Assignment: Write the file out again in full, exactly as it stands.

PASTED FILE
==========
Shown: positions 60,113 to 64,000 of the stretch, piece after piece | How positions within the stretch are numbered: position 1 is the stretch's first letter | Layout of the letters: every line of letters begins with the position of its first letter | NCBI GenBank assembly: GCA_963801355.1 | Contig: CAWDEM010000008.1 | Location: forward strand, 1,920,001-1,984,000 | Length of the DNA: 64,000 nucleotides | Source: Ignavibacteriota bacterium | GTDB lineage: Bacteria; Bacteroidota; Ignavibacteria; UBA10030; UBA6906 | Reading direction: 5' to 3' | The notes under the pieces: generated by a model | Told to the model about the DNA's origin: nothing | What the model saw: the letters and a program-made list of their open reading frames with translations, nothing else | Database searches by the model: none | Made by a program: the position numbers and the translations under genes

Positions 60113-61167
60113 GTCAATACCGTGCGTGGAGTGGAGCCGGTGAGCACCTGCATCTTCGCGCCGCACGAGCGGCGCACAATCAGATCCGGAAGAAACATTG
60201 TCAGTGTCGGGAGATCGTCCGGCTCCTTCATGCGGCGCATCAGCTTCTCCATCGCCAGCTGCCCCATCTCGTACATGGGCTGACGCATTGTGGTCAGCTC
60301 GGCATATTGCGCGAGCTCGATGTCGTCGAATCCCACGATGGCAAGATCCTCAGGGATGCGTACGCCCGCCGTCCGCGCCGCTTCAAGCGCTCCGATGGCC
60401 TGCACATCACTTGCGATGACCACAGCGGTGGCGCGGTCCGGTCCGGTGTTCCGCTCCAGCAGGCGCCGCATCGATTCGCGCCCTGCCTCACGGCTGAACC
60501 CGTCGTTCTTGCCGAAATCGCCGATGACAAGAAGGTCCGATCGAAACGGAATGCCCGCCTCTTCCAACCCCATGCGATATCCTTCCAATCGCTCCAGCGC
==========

Shown: positions 60,113 to 64,000 of the stretch, piece after piece | How positions within the stretch are numbered: position 1 is the stretch's first letter | Layout of the letters: every line of letters begins with the position of its first letter | NCBI GenBank assembly: GCA_963801355.1 | Contig: CAWDEM010000008.1 | Location: forward strand, 1,920,001-1,984,000 | Length of the DNA: 64,000 nucleotides | Source: Ignavibacteriota bacterium | GTDB lineage: Bacteria; Bacteroidota; Ignavibacteria; UBA10030; UBA6906 | Reading direction: 5' to 3' | The notes under the pieces: generated by a model | Told to the model about the DNA's origin: nothing | What the model saw: the letters and a program-made list of their open reading frames with translations, nothing else | Database searches by the model: none | Made by a program: the position numbers and the translations under genes

Positions 60113-61167
60113 GTCAATACCGTGCGTGGAGTGGAGCCGGTGAGCACCTGCATCTTCGCGCCGCACGAGCGGCGCACAATCAGATCCGGAAGAAACATTG
60201 TCAGTGTCGGGAGATCGTCCGGCTCCTTCATGCGGCGCATCAGCTTCTCCATCGCCAGCTGCCCCATCTCGTACATGGGCTGACGCATTGTGGTCAGCTC
60301 GGCATATTGCGCGAGCTCGATGTCGTCGAATCCCACGATGGCAAGATCCTCAGGGATGCGTACGCCCGCCGTCCGCGCCGCTTCAAGCGCTCCGATGGCC
60401 TGCACATCACTTGCGATGACCACAGCGGTGGCGCGGTCCGGTCCGGTGTTCCGCTCCAGCAGGCGCCGCATCGATTCGCGCCCTGCCTCACGGCTGAACC
60501 CGTCGTTCTTGCCGAAATCGCCGATGACAAGAAGGTCCGATCGAAACGGAATGCCCGCCTCTTCCAACCCCATGCGATATCCTTCCAATCGCTCCAGCGC